Productivity is also enhanced by digital technology when it limits errors in the transport chain by allowing everyone to have visibility and traceability on each infrastructure, equipment and product that comes into play during the production and logistics process. Today in logistics, barcodes and RFID tags are the most widely used. These methods of coding and labeling products speed up the receipt of orders because controls are faster and ensure full traceability from the point of departure of the product to its final arrival at the customer, without errors and with efficiency.
In addition to controls, picking is a time-consuming operation in the warehouse. Digital technology has enabled the development of several methods for efficient and error-free order picking : Pick To Light devices, for example, illuminate the position of the article and the employee only has to look at it and see the quantity to be used.
The automation of certain manual operations thanks to the implementation of digital tools in the logistics processes would allow in the long term a notable reduction of the operational costs in the warehouse.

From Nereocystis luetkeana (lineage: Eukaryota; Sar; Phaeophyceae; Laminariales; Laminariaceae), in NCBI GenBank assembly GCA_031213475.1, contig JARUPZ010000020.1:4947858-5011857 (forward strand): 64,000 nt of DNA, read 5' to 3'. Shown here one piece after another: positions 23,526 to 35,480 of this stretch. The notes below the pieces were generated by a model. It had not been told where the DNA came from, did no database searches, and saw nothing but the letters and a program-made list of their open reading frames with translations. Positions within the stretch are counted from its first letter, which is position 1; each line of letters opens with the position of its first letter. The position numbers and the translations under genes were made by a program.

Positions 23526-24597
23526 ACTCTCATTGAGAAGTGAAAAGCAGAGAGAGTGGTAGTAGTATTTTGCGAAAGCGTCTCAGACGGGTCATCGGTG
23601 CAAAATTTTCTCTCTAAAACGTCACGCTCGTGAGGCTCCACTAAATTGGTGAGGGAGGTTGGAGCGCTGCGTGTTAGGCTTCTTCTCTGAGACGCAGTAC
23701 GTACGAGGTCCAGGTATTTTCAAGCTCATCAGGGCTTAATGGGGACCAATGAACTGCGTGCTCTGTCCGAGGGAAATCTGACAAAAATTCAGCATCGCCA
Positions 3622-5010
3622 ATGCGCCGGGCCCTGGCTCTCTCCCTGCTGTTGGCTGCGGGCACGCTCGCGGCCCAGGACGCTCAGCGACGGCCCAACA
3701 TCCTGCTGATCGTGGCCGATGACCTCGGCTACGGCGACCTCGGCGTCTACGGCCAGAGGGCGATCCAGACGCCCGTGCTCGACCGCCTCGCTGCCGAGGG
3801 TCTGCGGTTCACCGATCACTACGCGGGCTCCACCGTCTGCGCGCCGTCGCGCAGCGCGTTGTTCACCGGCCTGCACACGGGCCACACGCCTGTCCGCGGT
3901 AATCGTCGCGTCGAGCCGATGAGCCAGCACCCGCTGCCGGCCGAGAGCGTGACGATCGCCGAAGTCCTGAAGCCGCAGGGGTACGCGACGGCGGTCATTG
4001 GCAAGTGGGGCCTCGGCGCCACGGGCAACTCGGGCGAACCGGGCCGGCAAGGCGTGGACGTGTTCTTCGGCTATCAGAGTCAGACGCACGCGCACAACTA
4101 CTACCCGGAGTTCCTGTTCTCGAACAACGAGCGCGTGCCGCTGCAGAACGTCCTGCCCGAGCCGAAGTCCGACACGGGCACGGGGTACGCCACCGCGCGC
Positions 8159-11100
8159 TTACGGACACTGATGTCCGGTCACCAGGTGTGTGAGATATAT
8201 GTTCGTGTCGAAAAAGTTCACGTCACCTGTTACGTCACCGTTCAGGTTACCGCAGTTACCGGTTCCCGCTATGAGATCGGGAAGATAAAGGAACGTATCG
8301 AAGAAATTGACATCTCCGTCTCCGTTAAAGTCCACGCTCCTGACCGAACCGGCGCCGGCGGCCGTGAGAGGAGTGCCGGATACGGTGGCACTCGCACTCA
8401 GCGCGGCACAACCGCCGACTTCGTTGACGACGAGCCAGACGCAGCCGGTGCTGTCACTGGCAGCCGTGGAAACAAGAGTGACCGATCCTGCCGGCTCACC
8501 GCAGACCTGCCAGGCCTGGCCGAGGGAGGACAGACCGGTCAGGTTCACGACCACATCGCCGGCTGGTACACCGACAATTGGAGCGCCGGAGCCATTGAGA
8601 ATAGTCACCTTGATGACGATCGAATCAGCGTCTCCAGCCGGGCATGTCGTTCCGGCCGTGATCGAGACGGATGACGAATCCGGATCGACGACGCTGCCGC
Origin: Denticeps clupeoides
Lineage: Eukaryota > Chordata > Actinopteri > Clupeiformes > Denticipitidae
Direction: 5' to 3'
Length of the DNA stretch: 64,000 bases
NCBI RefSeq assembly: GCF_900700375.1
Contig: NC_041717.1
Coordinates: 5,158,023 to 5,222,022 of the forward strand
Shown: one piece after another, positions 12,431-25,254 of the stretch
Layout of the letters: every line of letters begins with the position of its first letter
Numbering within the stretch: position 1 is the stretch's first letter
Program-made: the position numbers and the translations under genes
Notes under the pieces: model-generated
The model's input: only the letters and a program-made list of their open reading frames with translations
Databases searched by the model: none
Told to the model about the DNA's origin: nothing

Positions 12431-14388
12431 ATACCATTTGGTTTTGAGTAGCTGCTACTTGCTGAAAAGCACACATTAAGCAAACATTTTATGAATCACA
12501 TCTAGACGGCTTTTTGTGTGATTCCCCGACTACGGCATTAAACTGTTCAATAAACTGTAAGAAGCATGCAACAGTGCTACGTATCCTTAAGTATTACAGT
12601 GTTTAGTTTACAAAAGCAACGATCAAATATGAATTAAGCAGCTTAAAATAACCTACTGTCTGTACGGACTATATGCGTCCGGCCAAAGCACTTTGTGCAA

Digital technology and the Internet of Things (IoT) are also revolutionizing the logistics sector by making the entire warehouse connected to the Internet so that each object can inform its user of its status. An IoT platform centralizes information from sensors placed on the objects to order and enrich them.
The information is then processed in real time, which makes the actions carried out more fluid: companies are always alerted to the state of their machines and know when they require intervention, maintenance or a different use to increase profitability. In this sense, operations are less and less paused because of revisions or interventions of technicians, which in the long run saves the company in maintenance costs.